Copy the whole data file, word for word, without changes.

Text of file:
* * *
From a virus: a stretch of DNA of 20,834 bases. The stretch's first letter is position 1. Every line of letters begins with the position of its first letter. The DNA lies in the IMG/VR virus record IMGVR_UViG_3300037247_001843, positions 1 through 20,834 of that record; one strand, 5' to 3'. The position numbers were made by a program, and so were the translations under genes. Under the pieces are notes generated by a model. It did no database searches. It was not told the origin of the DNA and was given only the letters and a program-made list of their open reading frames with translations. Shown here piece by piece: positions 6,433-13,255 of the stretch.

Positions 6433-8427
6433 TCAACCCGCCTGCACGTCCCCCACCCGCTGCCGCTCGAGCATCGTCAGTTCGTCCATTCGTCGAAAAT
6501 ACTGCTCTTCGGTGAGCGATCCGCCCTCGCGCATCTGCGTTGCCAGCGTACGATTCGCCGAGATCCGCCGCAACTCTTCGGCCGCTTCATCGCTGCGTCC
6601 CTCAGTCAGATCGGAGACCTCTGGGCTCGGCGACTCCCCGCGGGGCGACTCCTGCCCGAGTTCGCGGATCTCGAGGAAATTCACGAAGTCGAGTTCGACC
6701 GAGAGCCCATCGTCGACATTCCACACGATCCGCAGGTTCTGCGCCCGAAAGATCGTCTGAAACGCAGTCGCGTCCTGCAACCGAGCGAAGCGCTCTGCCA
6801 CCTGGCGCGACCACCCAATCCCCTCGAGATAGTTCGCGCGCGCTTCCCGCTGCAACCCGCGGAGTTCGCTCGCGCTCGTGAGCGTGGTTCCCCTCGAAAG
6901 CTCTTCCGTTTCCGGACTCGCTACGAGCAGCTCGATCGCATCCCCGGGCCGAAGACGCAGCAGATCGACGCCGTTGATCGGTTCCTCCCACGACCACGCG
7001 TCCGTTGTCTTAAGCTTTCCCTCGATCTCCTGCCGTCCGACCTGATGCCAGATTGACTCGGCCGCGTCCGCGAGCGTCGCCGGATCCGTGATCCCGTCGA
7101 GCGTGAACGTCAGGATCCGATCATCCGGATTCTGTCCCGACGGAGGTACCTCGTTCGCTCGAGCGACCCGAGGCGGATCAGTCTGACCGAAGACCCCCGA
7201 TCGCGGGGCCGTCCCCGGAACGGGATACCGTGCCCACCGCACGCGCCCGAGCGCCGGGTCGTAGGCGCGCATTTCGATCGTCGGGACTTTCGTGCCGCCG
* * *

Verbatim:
From a virus: a stretch of DNA of 20,834 bases. The stretch's first letter is position 1. Every line of letters begins with the position of its first letter. The DNA lies in the IMG/VR virus record IMGVR_UViG_3300037247_001843, positions 1 through 20,834 of that record; one strand, 5' to 3'. The position numbers were made by a program, and so were the translations under genes. Under the pieces are notes generated by a model. It did no database searches. It was not told the origin of the DNA and was given only the letters and a program-made list of their open reading frames with translations. Shown here piece by piece: positions 6,433-13,255 of the stretch.

Positions 6433-8427
6433 TCAACCCGCCTGCACGTCCCCCACCCGCTGCCGCTCGAGCATCGTCAGTTCGTCCATTCGTCGAAAAT
6501 ACTGCTCTTCGGTGAGCGATCCGCCCTCGCGCATCTGCGTTGCCAGCGTACGATTCGCCGAGATCCGCCGCAACTCTTCGGCCGCTTCATCGCTGCGTCC
6601 CTCAGTCAGATCGGAGACCTCTGGGCTCGGCGACTCCCCGCGGGGCGACTCCTGCCCGAGTTCGCGGATCTCGAGGAAATTCACGAAGTCGAGTTCGACC
6701 GAGAGCCCATCGTCGACATTCCACACGATCCGCAGGTTCTGCGCCCGAAAGATCGTCTGAAACGCAGTCGCGTCCTGCAACCGAGCGAAGCGCTCTGCCA
6801 CCTGGCGCGACCACCCAATCCCCTCGAGATAGTTCGCGCGCGCTTCCCGCTGCAACCCGCGGAGTTCGCTCGCGCTCGTGAGCGTGGTTCCCCTCGAAAG
6901 CTCTTCCGTTTCCGGACTCGCTACGAGCAGCTCGATCGCATCCCCGGGCCGAAGACGCAGCAGATCGACGCCGTTGATCGGTTCCTCCCACGACCACGCG
7001 TCCGTTGTCTTAAGCTTTCCCTCGATCTCCTGCCGTCCGACCTGATGCCAGATTGACTCGGCCGCGTCCGCGAGCGTCGCCGGATCCGTGATCCCGTCGA
7101 GCGTGAACGTCAGGATCCGATCATCCGGATTCTGTCCCGACGGAGGTACCTCGTTCGCTCGAGCGACCCGAGGCGGATCAGTCTGACCGAAGACCCCCGA
7201 TCGCGGGGCCGTCCCCGGAACGGGATACCGTGCCCACCGCACGCGCCCGAGCGCCGGGTCGTAGGCGCGCATTTCGATCGTCGGGACTTTCGTGCCGCCG